* Malawi. Project to improve agricultural production - An ambitious project hopes to transform drought-hit Malawi into a possible food exporter in the next three years. The Agricultural Input Markets Development (AIMS) project aims to address constraints to sustainable agricultural development and improve smallholder farmers access to seed variants, fertiliser and crop protection products in Malawi. Herschel Weeks, of the International Fertiliser Development Centre (IFDC) said: "It's the most exciting project that I've ever been involved in. It'll have more positive impact maybe more than any other project currently going on in Malawi." IFDC said the project was working to establish a "vibrant private sector-led agricultural-inputs supply and marketing system". This would strengthen the institutional capacity of the government with regard to policy reforms, regulatory system design and implementation, and information collection, analysis and dissemination. "It will develop and implement a program to "marketise" donor-funded input distribution programmes. The project will design and operate a market information system on agricultural input market conditions. The project will provide direct technical assistance to entrepreneurs and bankers through training programmes, workshops and study tours; design and assist in implementation of a regulatory system; and conduct policy analysis to deepen the policy reforms", an IFDC statement said. (IRIN, Kenya, 18 November 2002)

* Mali. Rapatriements de la Côte d'Ivoire - Le Mali a lancé une opération de rapatriement d'une dizaine de milliers de ses ressortissants établis en Côte d'Ivoire, soumis à des exactions et qui voudraient rentrer "volontairement" au pays. Dans un communiqué diffusé le 14 novembre, le gouvernement malien indique que ce rapatriement, d'un coût de 400 millions de FCFA, concerne essentiellement des Maliens de Daloa (ouest de la Côte d'Ivoire). De nombreux Maliens ont déjà commencé à quitter Daloa par la route, transitant par le Ghana et le Burkina Faso. La plupart ont laissé tous leurs biens en Côte d'Ivoire. Selon les estimations, environ 2 millions de Maliens, travaillant le plus souvent dans les plantations de café et de cacao, vivent en Côte d'Ivoire. (ANB-BIA, de sources diverses, 16 novembre 2002)

* Mozambique. Murder trial begins - 18 November: The trial of six men for the murder of a leading Mozambican journalist, Carlos Cardoso, is due to begin in the capital, Maputo, One man was reported two months ago to have escaped from prison and will be tried in his absence. The five other defendants will stand trial inside prison. The authorities say this is for security reasons, but lawyers for the accused are threatening to boycott the trial unless it is moved to a regular court. The murder, and the subsequent investigation, have highlighted the growing corruption in one of Africa's best performing economies. Carlos Cardoso dominated the small world of Mozambican journalism, and led the struggle for press freedom as Mozambique abandoned Marxism and became a multi-party democracy. A courageous reporter, he was investigating banking scandals two years ago when he was gunned down on a Maputo street. 20 November: President Chissano urges judges to carry on as normal in the trial which has linked his son to Carlos Cardoso's killing. (ANB-BIA, Belgium, 20 November 2002)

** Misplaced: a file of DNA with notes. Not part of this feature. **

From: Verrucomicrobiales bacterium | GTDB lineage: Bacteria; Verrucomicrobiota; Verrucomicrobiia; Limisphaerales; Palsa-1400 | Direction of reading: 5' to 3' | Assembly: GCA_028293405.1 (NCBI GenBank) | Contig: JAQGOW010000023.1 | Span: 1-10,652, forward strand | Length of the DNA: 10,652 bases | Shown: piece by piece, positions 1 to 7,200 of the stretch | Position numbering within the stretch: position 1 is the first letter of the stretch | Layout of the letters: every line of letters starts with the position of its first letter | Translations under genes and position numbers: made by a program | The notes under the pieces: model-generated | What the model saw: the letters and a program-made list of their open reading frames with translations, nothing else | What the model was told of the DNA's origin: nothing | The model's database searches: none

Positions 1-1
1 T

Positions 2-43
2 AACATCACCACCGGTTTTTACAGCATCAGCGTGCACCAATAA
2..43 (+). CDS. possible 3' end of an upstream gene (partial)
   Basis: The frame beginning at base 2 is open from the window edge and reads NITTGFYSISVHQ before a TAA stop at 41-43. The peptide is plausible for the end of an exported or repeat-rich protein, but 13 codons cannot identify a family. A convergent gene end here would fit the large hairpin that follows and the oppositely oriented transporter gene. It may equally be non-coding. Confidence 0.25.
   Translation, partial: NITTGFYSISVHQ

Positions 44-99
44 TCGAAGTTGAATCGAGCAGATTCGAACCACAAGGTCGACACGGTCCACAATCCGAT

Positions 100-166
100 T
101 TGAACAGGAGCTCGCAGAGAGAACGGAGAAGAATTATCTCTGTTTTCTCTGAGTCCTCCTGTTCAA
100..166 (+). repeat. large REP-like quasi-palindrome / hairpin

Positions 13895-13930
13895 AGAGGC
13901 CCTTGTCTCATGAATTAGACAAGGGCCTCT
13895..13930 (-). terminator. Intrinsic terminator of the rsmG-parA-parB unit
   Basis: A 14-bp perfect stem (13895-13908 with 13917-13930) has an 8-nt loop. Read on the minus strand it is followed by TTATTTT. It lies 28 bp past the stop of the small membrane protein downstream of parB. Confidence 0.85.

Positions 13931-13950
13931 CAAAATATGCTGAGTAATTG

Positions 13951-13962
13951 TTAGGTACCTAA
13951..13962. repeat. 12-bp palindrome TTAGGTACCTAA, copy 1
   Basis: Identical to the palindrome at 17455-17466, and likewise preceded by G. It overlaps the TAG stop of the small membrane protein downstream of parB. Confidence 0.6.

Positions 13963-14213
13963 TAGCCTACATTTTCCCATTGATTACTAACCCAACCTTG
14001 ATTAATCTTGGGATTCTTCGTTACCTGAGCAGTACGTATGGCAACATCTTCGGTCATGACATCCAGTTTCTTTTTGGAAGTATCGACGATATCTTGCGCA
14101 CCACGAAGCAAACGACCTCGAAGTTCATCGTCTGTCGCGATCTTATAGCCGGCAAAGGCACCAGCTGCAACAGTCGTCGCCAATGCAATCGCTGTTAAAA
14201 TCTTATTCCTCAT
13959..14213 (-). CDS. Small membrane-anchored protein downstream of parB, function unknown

* Namibia. Halting diamond licences - 15 November: Namibia is planning to change the way it hands out diamond licences because people are using them as a way to "get rich quick". The Namibian newspaper reported that the government would stop giving the licences to formerly disadvantaged people after it was found that many were selling their concessions to rich investors. The minister of mines and energy Dr Nickey Iyambo said: "I'm not entirely happy with the way the previously disadvantaged are going about with EPLs (exclusive prospecting licences)". He said that because many previously disadvantaged Namibians did not have money they were selling their licences to rich people who would offer them "one million dollars or half a million". (ANB-BIA, Belgium, 15 November 2002)

* Nigeria. 25-year timetable - 14 November: The Nigerian Government has announced plans to modernise and expand its ageing railway network -- at a cost of $60bn. The plan, which will run over the next 25 years, was unveiled by Transport Minister Ojo Maduekwe. He said 80% of the money would come from both local and foreign investors with the government providing the rest. Nigeria's railways were built by the British over 100 years ago with two lines running from the north of the country to the coastal south. But successive governments have, since independence in 1960, deprived the railways of much needed investment, resulting in lack of capacity and under-use. The announcement comes at a time when rail workers are on strike and have just rejected a government pay offer, vowing instead to continue with their industrial action. (ANB-BIA, Belgium, 14 November 2002)